Taste Till Your Tongue’s Content!!

Wine tasting can be much like a class (a seated, seminar-like event), or less formal with tasters just milling and mingling about with winery tasting room attendants pouring samples, or one that is just a gathering of friends.  At many tastings there is usually a group or panel of judges.  In some competitions the judges may not be allowed to talk about the wine in question.  Some believe secluding the judges is a disadvantage to the tasting as one judge may learn from another at a tasting just as any person would learn from the more experienced.  Tastings groups, events, and parties are very important for the wine industry; not only because of wine purchased, but in palate education.  As a single person it is not cost efficient or even possible to taste the amount of wines you could at a group tasting.  Even if cost is not a factor; ask yourself how much wine would I want to open and drink alone, while maintaining an ability to taste accurately, or how much can I learn tasting wine alone?

When you are in a group you have a chance to discover other people who share the same likes and dislikes for wine.  Hearing opinions from people that you personally know and respect (either themselves or just their palate) will help develop your palate education.

Any room or open area (even outside) can be used as a venue for a tasting, as long as you follow a few basic guidelines.

  1. The area should be well lighted, free of smells; be it from wood, flowers, perfume, or even many foods.

    Wine Tasters await the next pour at a Forgeron tasting event

    Wine Tasters await the next pour at a Forgeron tasting event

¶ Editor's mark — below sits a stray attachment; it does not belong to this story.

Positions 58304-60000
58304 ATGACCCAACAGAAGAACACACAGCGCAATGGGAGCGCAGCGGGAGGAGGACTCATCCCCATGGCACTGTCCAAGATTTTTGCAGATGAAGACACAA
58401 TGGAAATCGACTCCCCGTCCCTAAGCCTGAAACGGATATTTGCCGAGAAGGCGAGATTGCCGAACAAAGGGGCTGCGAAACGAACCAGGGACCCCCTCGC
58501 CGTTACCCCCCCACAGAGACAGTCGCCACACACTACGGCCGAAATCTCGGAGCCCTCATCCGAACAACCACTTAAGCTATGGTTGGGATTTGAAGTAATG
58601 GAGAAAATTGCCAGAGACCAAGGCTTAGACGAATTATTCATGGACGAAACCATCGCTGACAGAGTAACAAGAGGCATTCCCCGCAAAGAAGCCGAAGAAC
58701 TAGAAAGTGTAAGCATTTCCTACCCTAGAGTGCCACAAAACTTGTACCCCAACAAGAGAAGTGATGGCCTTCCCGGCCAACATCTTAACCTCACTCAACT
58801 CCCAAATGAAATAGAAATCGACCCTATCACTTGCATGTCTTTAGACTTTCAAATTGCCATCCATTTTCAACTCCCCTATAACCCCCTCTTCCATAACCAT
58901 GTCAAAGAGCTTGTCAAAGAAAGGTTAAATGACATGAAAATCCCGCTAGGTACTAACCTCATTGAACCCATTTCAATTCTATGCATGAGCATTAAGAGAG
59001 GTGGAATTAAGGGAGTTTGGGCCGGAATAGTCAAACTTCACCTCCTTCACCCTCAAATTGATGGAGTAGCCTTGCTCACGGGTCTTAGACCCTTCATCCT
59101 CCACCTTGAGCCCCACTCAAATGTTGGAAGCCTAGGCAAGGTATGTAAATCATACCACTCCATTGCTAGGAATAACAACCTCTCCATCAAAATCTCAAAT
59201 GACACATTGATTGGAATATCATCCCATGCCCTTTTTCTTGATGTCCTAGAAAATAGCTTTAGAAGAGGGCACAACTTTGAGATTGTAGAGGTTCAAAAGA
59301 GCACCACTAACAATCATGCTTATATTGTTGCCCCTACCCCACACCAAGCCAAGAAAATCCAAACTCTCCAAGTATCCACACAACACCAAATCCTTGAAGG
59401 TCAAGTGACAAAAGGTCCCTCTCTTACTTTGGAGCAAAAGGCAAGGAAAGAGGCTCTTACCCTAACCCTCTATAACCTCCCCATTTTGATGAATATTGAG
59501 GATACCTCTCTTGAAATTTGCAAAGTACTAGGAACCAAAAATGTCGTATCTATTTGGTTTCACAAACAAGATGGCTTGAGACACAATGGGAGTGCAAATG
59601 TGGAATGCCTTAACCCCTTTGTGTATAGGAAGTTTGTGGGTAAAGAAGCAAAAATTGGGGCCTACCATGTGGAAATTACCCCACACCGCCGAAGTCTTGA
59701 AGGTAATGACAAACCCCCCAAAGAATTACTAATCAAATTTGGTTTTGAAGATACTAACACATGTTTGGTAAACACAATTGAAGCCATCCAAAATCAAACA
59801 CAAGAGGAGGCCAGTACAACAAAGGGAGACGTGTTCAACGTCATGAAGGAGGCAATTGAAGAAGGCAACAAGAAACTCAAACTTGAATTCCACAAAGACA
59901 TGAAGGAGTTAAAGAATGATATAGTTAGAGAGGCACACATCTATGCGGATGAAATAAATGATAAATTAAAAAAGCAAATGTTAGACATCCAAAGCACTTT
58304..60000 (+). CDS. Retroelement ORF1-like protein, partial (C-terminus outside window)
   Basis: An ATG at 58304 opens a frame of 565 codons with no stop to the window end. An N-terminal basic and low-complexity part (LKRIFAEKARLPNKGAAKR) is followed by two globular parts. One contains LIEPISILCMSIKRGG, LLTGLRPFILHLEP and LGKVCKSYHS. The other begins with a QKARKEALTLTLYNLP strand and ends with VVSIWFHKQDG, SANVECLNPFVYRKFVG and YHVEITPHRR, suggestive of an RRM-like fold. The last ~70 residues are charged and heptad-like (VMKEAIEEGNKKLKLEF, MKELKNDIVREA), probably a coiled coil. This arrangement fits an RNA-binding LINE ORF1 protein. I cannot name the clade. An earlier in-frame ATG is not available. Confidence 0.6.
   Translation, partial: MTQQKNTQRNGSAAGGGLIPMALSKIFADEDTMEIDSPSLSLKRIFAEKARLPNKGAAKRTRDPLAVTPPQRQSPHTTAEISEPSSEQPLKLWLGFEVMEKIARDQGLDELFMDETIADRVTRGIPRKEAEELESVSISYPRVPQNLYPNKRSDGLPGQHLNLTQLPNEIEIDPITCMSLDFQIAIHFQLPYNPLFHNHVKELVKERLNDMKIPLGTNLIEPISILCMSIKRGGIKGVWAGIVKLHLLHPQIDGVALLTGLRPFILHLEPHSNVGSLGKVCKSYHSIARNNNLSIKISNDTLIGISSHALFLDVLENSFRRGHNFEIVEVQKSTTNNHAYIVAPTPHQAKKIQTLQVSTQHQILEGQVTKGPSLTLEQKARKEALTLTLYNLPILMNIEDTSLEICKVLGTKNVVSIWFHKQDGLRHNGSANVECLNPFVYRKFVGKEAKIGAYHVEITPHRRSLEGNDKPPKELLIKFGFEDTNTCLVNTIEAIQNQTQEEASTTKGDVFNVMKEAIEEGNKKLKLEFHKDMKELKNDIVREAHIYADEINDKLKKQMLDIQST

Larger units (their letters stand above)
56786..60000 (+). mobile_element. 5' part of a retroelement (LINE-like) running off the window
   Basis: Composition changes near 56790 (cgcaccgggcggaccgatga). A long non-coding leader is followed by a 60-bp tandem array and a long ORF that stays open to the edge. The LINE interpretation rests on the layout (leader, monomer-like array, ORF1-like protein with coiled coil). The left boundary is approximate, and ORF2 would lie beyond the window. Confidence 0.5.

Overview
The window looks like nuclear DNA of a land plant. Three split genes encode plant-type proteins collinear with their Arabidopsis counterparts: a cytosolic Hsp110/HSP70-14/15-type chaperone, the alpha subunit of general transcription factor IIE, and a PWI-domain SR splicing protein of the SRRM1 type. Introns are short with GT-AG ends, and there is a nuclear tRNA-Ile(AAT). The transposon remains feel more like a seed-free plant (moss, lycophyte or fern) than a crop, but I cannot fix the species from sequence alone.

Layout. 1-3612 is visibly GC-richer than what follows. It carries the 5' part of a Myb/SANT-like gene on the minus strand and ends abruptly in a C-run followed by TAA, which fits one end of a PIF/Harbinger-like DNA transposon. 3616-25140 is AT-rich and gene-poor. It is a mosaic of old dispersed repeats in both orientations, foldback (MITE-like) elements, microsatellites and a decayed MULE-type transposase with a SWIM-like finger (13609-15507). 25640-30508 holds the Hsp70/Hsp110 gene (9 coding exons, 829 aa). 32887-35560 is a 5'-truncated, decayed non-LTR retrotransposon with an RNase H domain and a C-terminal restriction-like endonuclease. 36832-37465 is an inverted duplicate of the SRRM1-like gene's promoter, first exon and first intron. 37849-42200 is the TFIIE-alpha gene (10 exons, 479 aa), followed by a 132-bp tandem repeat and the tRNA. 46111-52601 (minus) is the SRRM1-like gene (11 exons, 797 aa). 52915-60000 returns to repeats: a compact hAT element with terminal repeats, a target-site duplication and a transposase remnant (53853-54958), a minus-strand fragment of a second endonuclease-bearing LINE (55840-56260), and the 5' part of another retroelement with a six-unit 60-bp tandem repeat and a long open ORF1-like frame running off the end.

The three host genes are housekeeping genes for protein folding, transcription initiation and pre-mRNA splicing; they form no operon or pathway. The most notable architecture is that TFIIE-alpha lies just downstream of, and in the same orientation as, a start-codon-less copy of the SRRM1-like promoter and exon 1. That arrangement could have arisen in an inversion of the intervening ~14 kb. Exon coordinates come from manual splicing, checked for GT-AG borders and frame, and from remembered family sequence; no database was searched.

2. Many serious tasters also prefer a quiet room – indeed, talking about the wine before all people have had a chance to taste it is considered a faux pas.  The power of suggestion can take hold in any taster’s mind, and you should formulate your own opinion at first.
  3. Places to sit and desks to write are a good idea if you want people to be taking notes or scoring wines.
  4. Also, with numerous wines open, a few buckets or extra cups for spitting are always a good idea.

Spitting is not at all looked down upon and is actually a necessity for serious wine tasters.  If you are drinking all of your samples, eventually the alcohol will confuse your palate.  You don’t have to swallow wine to fully taste it either.  Many people swish the wine around their mouth for 7 to 10 seconds for a full taste.  Some sip air through their lips and the wine sample; to fully experience the wine.  Not to mention what drinking your samples after a night of tasting will do to your ability to drive.   If you have a horrible aversion to spitting, try to eat a meal before hand, your body absorbs less alcohol on a full stomach.  Or if you are out for a good time be sure to organize a car pool or take a taxi.

We hope this gets you started tasting on a regular basis or at least eases some of the uppity or constricted views on wine tasting.  Tastings are really something that everyone should be doing.  If you don’t like wine, you might find a few exceptions, or you may learn why you don’t like certain wines.  Tasting is all about learning your own preferences, it just takes practice.  However, if you are looking for more tasting tips, please check back in a few weeks.  We will be discussing more fully the types of wine tastings, how to taste wine, etiquette, even wine clubs and many other tasting facets.  If you have any questions or topics please let us know.

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